You Don’t Know What You Want

You may think you do, but until you are confronted with options – perhaps just a few or maybe dozens, you don’t really begin to understand what you want.

In this humble case, you don’t believe that you want a yellow tub.  Who would?  Yet, when you browse the apartment listings online, you fall into a sea of photos of white subway tile, one generic wall of white followed by another.  The dozens of galleries are interchangeable, and after hours of clicking through images, you realize it really doesn’t matter which apartment you choose, because they’re essentially all the same.  

That is, until you click on the listing for Lady Broadway.  There she is, with that joyous yellow tub, glowing audaciously in the sunlight.  How dare she?  This is bold, unconventional, and totally in your face.  She isn’t hiding her personality in the dark shadows of a closeted afterthought of a bathroom.  No, she has the nerve to showcase herself in front of a window, basking in her glory.  Take it in.  There’s no looking away.

Almost in spite of yourself, you start thinking about how that yellow tub might lift your spirits each morning.  You feel a sense of familiarity that you can’t quite place, and then it comes to you.  Lady Broadway’s tub is the same shade of yellow you saw in the YouTube video about 2022 design trends and the return of Art Deco.  The shades of gray with the classic yellow, the elegant lines – that’s it! 

Suddenly, you know what you want and what you must have.

You want a yellow tub.

Serendipity on Broadway

People mean well when they say, “When God closes a door, he opens a window,” but I still find the phrase mildly annoying. I mean, who wants to hear about the next open window when you’re looking at a closed door? Yet, it didn’t take me long to consider the window when I was staring at the inside of the securely latched bathroom door, holding the loose antique knob in my hand.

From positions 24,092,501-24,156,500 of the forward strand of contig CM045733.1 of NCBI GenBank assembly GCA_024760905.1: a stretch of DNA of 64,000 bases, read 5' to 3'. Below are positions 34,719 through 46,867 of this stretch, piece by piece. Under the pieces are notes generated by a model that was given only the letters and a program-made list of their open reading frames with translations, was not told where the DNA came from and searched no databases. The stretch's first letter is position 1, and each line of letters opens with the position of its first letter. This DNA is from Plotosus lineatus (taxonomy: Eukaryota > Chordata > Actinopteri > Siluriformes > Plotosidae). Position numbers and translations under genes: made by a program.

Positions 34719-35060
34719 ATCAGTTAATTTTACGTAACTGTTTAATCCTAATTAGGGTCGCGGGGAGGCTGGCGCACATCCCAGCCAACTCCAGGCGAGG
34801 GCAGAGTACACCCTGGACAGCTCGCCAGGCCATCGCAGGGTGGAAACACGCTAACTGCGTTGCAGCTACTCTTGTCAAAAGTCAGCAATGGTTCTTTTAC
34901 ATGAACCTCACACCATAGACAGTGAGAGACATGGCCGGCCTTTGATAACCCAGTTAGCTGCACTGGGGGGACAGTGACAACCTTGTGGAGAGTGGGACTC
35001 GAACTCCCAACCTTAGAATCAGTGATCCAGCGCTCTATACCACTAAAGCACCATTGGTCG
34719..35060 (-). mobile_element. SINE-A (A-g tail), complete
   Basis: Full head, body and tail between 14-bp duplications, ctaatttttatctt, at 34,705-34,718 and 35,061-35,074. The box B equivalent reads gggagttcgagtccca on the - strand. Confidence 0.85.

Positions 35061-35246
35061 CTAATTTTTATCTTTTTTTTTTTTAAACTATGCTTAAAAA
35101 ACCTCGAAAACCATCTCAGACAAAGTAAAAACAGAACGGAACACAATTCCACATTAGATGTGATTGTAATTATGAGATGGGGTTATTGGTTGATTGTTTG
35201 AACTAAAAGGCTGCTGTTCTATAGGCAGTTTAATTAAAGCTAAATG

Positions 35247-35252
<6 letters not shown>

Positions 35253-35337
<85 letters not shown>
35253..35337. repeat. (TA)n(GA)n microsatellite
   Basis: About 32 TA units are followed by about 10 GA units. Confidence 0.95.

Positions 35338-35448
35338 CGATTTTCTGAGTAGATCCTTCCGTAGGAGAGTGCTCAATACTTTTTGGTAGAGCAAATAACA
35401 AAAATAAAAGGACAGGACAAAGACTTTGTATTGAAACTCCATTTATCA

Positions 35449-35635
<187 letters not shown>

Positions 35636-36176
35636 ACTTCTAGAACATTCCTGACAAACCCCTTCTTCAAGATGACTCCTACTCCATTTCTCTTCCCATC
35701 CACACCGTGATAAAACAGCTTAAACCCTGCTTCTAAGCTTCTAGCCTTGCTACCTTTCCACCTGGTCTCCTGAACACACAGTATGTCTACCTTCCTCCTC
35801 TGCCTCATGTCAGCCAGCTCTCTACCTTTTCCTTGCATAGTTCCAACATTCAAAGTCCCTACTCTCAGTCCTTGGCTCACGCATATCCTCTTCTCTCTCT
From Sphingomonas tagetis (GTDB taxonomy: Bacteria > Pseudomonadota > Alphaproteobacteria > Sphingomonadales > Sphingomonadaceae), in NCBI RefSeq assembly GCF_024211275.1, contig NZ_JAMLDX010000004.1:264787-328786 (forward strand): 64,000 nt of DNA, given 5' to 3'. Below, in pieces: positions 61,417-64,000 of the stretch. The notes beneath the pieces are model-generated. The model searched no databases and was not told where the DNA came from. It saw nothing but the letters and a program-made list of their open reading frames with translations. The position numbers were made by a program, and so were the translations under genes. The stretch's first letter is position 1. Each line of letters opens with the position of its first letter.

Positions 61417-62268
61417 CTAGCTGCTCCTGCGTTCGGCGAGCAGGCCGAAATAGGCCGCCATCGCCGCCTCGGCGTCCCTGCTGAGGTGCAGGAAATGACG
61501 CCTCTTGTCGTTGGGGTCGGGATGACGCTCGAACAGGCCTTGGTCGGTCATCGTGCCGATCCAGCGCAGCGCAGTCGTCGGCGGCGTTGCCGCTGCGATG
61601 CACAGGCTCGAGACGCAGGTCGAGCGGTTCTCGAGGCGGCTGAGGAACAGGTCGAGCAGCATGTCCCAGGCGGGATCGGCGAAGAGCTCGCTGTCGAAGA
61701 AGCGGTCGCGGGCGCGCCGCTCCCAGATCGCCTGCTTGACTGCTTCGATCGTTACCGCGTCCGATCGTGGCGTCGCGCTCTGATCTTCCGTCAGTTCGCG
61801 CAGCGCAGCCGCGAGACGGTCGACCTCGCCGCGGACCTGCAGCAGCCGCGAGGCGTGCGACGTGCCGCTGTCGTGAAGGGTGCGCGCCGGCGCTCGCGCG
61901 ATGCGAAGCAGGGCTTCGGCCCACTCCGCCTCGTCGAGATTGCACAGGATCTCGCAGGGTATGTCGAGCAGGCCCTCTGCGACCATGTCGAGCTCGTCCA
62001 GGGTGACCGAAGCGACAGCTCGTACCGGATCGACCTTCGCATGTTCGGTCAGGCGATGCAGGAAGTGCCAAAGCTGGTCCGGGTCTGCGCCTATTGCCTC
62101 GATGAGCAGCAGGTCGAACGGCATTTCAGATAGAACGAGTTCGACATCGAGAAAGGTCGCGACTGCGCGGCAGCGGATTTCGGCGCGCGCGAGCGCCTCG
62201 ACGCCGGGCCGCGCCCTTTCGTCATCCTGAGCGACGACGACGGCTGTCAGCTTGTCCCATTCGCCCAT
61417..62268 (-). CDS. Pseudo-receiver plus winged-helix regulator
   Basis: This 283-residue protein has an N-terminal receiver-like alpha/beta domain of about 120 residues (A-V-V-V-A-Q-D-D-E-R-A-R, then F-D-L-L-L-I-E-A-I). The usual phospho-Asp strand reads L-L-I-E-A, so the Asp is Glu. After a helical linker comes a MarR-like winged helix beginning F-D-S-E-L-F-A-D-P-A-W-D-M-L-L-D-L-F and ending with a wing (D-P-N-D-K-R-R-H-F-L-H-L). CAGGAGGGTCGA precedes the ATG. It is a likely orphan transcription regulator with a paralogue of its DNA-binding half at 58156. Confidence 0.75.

That morning, Carlos and I walked the perimeter of the Broadway property, preparing for another junk haul. We rounded the corner adjacent to the neighbor’s fence, and there it was—a petite school chair from the 1920’s or so, with a solid metal frame and a wooden seat. It hadn’t been there the day before, and it’s sudden arrival was odd, even a little creepy. It was placed on the sidewalk facing the fence, as if the fence were an old chalk board and it was time for a lesson. The creep factor was palpable. Carlos and I looked at the chair, at each other, and back at the chair.

Carlos broke the silence. “How did this get here?”

“Good question.” I didn’t want to think about why it was there, but I went for the logical explanation. “My guess is that someone had a little happy hour time here last night. It’s not visible from the street, so I guess someone hung out here.”

“Hmmm. You think so?” Carlos didn’t look convinced.